Remember, a large percentage of athletes do not perform up to their potential because they’re not prepared for the adversity they face in training. Overcoming these distractions requires mental strength and self-awareness. You must prepare yourself to overcome adversity.


During uncertain times, motivation will dwindle. We have little control over what goes on around us, but we have total control of how we respond to it. This is when athletes must rely on DISCIPLINE. After all, the path to high performance is not linear--growth comes from chaos.


It is ok for our athletes to have a hiccup or make a mistake. Maybe they decide to sleep in or make poor nutritional choices. That is ok! Remember that mistakes and losses are feedback, and feedback is an OPPORTUNITY to learn and improve.


I think there are two ways to approach training during this time based on your life situation:


1. You have more time at home but you have more home responsibility (kids are home, irregular training windows). In this case, focus on a higher frequency with intensity, big volume is not a huge priority.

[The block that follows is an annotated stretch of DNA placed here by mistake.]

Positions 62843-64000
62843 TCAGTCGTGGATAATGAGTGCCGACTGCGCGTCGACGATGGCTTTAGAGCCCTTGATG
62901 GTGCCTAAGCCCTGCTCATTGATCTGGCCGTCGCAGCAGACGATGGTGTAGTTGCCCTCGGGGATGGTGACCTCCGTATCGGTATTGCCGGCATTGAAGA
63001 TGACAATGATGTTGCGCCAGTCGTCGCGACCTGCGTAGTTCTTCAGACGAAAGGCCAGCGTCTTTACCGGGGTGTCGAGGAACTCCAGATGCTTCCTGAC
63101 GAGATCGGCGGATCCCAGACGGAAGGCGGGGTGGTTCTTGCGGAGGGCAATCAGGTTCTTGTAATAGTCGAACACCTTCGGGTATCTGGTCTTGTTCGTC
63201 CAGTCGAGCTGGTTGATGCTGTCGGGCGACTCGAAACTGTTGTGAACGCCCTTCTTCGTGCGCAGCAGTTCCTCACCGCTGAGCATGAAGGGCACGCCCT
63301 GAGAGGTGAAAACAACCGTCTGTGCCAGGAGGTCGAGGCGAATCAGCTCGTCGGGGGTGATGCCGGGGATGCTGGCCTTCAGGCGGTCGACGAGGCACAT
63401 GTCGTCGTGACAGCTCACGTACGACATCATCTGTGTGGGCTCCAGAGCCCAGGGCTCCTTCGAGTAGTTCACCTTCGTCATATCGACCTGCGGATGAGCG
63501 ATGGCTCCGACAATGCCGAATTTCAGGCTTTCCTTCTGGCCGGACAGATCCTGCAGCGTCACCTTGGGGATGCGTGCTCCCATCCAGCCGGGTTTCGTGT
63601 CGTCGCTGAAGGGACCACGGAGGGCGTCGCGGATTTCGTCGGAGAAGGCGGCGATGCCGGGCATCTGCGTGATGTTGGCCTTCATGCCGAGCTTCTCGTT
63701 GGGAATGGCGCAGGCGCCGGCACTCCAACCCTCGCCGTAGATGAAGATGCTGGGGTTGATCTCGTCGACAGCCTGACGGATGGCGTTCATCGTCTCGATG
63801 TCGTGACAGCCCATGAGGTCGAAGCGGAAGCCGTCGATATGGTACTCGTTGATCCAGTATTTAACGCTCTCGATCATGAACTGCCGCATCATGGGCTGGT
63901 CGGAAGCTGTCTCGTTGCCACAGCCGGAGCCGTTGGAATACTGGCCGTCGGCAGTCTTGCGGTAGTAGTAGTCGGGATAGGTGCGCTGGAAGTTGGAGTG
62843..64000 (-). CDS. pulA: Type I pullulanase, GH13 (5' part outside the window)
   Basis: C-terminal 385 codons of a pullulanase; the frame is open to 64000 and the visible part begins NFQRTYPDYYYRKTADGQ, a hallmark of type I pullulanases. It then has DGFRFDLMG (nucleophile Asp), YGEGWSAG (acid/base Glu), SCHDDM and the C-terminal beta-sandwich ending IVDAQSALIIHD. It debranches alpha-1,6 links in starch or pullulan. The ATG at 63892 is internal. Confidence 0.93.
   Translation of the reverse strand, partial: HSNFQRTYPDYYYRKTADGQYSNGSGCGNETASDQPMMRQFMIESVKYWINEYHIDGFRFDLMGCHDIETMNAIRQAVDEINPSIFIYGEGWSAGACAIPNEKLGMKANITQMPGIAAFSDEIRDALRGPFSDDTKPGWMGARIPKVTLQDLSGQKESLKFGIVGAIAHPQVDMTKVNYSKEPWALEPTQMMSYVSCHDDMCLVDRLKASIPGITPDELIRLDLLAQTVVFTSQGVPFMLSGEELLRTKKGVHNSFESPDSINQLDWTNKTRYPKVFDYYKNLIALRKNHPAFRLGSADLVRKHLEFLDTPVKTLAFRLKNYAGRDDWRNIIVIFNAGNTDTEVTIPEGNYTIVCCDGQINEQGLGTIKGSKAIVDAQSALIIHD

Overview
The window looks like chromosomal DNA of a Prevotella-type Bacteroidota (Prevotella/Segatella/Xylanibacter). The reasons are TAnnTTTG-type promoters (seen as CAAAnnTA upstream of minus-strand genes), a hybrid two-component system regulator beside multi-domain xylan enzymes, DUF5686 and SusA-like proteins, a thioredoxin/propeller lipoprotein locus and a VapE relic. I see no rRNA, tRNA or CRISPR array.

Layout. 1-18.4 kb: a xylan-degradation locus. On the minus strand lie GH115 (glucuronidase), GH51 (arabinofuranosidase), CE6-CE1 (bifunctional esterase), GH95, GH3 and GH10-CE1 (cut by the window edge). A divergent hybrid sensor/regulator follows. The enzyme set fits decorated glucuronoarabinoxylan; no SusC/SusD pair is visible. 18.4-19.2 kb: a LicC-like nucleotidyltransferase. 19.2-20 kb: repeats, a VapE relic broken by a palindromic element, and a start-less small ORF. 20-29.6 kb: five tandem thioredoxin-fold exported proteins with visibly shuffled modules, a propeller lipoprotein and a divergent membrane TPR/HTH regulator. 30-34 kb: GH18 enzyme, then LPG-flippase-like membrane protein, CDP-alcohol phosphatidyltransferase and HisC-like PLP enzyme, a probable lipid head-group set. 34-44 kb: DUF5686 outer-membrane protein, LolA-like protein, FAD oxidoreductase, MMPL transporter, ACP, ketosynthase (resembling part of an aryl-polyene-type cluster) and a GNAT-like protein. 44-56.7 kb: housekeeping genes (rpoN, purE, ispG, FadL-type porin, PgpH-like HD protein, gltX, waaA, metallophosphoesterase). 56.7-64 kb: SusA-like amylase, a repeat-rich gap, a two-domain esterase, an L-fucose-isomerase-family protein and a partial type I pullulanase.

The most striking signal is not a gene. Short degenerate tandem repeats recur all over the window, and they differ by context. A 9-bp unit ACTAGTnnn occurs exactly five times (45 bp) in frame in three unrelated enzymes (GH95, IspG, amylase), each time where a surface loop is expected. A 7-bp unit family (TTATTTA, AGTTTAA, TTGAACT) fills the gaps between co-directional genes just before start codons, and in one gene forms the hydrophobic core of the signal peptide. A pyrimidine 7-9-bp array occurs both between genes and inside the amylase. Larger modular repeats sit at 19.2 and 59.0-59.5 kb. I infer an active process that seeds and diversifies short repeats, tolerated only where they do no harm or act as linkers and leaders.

2. You have more time to train as you work from home and you have more time to recover. In this case, hit the higher volume, particularly on the bike, bank fitness and maintain run form while incorporating as much dry land swim as you can handle. 


With the triathlon season put on hold until likely late June at the earliest, there’s now plenty of time to get fast despite the current circumstances. 


Aristotle said, “We are what we repeatedly do. Excellence, then, is not an act, but a habit.”



Races WILL eventually happen & we will return to a new sense of normalcy. Do not allow this tough time to wear down your willpower.